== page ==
Last month, Splunk’s Chief Diversity Officer, Suzanne McGovern, discussed the results of our latest D&I report. Suzanne also shared Splunk’s overall diversity and inclusion (D&I) programs within the organization including our Million Data Points initiative, which is created based on the belief and the importance of intersectionality. One of our pillars in our D&I strategy is to continuously cultivate a culture of inclusion within the workplace.
In our efforts to be transparent and inclusive, we asked one of our Splunkers to discuss our D&I activities. In his own words, Christopher Russell, Product Marketing Manager and BEAMs@ERG member, talks about D&I and his own Million Data Points.
I am a Million Data Points. Some of those data points include: intelligent, a curious traveler, witty conversationalist, I like a minimal and orderly bedside table (does it spark joy?), and I’m a Black American cisgender male. I can also be a number. Using my race as a lens, I represent 3% of Splunk employees and my individual income is more than 2x the median household income for Black Americans. With numbers like that, it sounds like I’m breathing some rarified, Black-folk air (which seemingly I am). There’s always a tension between one’s individual self—one’s million data points—and the statistical breakdown of your existence. It’s the awareness of this tension that I navigate each day. At Splunk, we’re doing great, innovative things with our products and, through our culture, we continue to focus on how the growth of our workforce begets thinking about how we respond to larger societal and social structures that impact all Splunkers.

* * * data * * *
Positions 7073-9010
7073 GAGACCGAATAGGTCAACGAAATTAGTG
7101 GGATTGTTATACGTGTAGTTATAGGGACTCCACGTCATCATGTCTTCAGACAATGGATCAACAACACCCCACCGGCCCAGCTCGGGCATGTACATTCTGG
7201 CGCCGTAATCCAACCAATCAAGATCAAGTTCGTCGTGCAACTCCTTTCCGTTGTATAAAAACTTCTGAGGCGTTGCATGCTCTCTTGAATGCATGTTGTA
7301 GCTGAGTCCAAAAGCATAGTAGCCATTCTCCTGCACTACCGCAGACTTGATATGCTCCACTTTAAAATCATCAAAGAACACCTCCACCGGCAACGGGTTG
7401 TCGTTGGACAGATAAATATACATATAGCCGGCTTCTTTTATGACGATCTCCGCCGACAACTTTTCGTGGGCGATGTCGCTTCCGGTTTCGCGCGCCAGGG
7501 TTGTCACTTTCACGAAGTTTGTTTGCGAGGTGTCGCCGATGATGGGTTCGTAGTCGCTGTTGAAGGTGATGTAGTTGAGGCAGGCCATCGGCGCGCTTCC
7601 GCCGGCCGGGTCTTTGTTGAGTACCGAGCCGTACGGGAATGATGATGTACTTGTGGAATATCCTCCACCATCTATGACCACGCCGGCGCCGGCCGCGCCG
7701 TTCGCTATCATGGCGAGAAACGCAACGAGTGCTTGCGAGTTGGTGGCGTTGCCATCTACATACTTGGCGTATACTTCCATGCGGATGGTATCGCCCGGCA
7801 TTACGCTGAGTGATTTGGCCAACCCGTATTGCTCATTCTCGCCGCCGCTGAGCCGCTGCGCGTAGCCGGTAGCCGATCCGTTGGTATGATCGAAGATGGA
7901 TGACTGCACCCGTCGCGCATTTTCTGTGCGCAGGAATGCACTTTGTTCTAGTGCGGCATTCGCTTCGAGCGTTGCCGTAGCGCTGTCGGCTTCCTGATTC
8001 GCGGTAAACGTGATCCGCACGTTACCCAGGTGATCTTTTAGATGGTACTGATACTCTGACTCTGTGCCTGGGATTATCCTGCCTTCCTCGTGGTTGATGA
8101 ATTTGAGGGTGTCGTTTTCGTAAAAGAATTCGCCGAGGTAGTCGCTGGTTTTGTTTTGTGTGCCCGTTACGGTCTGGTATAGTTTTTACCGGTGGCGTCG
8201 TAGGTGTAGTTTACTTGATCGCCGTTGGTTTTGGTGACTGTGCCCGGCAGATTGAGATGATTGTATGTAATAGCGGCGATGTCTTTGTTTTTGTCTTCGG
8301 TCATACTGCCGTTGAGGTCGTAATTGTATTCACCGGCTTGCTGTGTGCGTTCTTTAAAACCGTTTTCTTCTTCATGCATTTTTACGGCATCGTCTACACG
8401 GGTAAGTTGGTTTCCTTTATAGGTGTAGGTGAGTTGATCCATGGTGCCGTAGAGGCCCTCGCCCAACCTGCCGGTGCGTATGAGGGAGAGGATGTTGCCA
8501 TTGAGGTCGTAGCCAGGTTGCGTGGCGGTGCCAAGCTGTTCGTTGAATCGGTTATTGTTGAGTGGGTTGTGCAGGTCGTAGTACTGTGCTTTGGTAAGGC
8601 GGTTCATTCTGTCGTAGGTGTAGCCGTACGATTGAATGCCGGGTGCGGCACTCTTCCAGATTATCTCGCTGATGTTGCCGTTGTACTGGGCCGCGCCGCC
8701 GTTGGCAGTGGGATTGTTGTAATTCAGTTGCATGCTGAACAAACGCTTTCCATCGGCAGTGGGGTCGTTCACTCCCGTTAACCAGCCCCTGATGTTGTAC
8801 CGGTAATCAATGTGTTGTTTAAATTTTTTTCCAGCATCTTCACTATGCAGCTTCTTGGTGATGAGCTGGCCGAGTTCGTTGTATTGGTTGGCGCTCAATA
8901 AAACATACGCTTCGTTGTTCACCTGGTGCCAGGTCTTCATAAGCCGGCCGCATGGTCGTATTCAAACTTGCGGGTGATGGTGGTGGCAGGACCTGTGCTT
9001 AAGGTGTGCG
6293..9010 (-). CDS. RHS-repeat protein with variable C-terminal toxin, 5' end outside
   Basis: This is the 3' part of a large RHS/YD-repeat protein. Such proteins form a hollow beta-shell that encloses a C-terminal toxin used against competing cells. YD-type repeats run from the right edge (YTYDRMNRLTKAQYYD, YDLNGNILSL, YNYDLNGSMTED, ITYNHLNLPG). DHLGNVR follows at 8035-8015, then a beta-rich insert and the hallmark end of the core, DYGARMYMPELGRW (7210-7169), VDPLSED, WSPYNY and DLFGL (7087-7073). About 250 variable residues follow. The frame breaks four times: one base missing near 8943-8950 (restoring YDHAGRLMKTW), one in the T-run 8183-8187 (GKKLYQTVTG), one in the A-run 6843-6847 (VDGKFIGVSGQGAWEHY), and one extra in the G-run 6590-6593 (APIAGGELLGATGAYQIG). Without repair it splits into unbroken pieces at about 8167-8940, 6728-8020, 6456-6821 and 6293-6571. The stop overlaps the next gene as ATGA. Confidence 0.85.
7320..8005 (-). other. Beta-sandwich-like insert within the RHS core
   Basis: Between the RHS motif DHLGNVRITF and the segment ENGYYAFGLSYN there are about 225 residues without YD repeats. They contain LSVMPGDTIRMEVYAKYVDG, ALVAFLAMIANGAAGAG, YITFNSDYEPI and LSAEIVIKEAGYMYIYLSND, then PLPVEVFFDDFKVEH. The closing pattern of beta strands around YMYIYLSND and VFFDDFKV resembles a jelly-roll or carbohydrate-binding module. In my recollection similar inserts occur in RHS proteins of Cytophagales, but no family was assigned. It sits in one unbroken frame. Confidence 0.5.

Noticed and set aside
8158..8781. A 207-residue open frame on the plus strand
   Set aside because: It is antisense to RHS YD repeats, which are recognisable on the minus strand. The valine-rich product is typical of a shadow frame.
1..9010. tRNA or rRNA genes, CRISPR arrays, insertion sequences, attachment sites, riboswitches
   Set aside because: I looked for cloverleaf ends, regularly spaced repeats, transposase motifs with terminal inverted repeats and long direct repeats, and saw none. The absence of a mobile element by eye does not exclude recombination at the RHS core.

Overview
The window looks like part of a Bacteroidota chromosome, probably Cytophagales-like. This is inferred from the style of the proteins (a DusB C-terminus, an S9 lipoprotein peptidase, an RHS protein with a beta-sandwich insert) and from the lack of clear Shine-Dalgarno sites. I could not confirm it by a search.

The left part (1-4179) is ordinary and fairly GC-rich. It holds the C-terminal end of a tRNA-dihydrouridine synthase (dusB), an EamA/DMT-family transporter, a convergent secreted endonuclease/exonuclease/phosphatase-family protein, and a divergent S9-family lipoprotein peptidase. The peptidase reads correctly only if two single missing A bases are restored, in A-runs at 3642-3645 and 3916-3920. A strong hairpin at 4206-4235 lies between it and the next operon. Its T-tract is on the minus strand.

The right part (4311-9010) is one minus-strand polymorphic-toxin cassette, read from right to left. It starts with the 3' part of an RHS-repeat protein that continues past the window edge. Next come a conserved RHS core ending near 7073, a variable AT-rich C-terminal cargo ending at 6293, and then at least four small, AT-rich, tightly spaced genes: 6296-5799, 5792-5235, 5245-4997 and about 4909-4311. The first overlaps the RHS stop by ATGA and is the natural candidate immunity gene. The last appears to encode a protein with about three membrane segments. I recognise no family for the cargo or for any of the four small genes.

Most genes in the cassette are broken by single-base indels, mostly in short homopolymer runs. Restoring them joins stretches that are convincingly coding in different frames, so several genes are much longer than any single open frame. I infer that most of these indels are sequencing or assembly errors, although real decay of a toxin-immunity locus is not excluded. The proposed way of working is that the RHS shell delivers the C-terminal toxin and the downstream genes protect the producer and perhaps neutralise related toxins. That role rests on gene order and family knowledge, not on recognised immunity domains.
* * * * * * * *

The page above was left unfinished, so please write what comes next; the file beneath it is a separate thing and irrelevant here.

On the one hand, I navigate the individual-societal tension through pursuing personal fulfillment in my work as a product marketer (it’s equal parts strategic and creative!), as well as seeking out stretch assignments that are bigger, deal with more stakeholders, and function on greater ambiguity than projects I’ve accomplished in the past. And while my individual professional needs are met, I play on the other side of that tension by asking myself, what can I do to create change within my lane? ‘Change’ relating to creating space for and elevating others, and ‘my lane’ being a working professional in Silicon Valley.
In big ways, I’ve stepped outside my typical job role to conceive and co-produce Splunk’s #MillionDataPoints cultural branding, and in smaller acts of justice (albeit of the corporate variety), I’ve genuinely internalized our HR Breaking Bias trainings and have made it a point to elevate my colleagues’ ideas. I could write a whole blog on self-advocacy, but put succinctly, elevating more voices speaks to the general spirit here at Splunk: When an idea is good, people will generally respond with, tell me more and how could we make that happen?
I’m excited that Splunk has a focus on finding great talent; I’m emboldened that we are redefining what ‘great talent’ looks like; and I’m thrilled to be part of convincing you to rethink what a tech company looks, sounds, and works like.